With Donald Trump winning Iowa and New Hampshire, there are those who are now calling for Nikki Haley to drop out of the race. The argument rests on stating that the contest is over, a winner can be declared. And while this eagerness is not a virtue, okay, patience is, and patience is what is needed right now. For many reasons, the race must continue on, in my opinion. If the presidential primary process were abandoned now, that would lead to significant impact on down ballot voting candidates who are running for the Senate, running for governor, representative, the state senate, the House [sic] even local elections, come on.

 

Strong Republican turnout for the New Hampshire presidential primary helped Republicans gain two State House seats in special elections that were in that state that were held the same day as the New Hampshire’s presidential primary election. California offers Republicans a similar opportunity, with a special primary election for the United States Senate seat that will be held on the same day as their presidential primary, March the fifth, during that whole Super Tuesday, Golden State voters will take a crucial step in filling a vacancy created by the death of Democrat Dianne Feinstein. She passed away last year. There’s someone sitting there now, but there’s an election, and currently the Democrats control the Senate with 51, to Republicans 49. And there are three senators, of course, including Bernie Sanders, who call themselves independent, but they caucus with the Democrats. So therefore, it gives them an advantage over the Republicans and majority control of the Senate.

 

Republicans gaining control of the Senate is one of the party’s primary goals, highest priority, if not. But that goal is undermined if the presidential primary process is shut down prematurely.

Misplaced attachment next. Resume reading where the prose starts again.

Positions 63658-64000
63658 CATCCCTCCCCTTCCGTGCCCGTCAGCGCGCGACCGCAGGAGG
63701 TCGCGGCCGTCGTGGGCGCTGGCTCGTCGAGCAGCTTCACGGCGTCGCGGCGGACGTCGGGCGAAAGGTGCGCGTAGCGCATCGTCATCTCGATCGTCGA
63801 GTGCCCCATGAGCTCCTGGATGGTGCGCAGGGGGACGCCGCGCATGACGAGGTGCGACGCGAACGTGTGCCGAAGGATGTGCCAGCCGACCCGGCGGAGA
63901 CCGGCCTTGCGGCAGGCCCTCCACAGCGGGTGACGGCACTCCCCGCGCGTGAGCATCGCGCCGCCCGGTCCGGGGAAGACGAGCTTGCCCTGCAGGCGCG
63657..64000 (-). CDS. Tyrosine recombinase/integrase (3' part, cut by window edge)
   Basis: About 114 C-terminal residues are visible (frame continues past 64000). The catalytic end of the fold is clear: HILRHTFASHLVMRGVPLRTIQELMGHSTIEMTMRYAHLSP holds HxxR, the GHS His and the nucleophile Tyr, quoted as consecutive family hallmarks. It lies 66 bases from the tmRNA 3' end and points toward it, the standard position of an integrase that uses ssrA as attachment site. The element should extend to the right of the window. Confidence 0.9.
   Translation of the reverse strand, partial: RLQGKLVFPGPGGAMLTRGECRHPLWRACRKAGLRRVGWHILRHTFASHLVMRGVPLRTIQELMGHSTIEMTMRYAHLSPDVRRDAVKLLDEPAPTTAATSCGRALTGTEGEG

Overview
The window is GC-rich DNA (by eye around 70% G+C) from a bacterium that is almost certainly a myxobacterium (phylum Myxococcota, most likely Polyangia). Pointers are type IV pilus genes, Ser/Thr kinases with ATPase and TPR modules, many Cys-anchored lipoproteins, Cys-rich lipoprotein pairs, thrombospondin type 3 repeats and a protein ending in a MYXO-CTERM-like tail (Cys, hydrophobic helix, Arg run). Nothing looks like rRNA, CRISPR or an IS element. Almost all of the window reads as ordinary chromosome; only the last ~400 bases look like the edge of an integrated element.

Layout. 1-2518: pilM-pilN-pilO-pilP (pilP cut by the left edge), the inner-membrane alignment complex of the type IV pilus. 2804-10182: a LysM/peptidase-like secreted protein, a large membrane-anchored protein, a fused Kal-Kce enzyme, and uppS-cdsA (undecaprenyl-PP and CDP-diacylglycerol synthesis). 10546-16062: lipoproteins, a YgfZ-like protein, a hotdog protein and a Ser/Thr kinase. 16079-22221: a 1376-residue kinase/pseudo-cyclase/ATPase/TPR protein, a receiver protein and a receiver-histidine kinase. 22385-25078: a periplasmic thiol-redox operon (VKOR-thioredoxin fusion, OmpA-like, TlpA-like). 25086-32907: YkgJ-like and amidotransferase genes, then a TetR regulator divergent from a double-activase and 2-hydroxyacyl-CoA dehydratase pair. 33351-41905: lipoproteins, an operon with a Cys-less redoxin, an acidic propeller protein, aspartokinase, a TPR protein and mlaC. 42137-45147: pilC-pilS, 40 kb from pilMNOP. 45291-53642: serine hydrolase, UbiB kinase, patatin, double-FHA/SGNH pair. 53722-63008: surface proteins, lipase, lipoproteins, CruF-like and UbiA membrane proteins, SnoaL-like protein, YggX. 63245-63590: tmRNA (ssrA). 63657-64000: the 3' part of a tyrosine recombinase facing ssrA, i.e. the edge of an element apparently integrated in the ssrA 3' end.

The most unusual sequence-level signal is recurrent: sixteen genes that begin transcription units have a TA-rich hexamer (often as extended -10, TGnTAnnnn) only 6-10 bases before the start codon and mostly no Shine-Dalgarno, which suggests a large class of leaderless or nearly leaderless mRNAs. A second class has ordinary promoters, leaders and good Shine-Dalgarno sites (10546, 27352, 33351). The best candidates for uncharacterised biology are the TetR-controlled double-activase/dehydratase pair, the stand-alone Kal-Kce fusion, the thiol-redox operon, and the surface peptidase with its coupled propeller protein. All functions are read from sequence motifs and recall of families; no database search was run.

California has a top-two primary system. That means that the top two candidates, regardless of their party affiliation, advance on to the general election. Well, four candidates are currently in that area there. They’re running. Right now. There are four, but only one of them as a Republican, Steve Garvey. He’s a former star baseball player for the Los Angeles Dodgers, San Diego Padres, he is really popular, and in less than five weeks, voters in California would decide if Garvey advances to the general election, into those top two. However, if there’s not a presidential primary, the prospect of strong Republican voter turnout is diminished, and Garvey’s prospects for advancement into the general election are going to be diminished as well. The primary will take place in less than five weeks, so patience is warranted.

 

The Bible reminds us of the importance of patience. There’s one scripture that reminds us of a farmer who waits for the land to yield its valuable crop, patiently waiting for the autumn and the spring rains. There’s another place where God’s people are reminded to clothe themselves with patience. Patience is a virtue, and is sorely needed in times like these. The rush to declare a winner after just two states have spoken is akin to reading only the first chapter of a book and then claiming to understand the entire narrative. While it’s simple to seek the easy answer, patience will yield a far greater reward.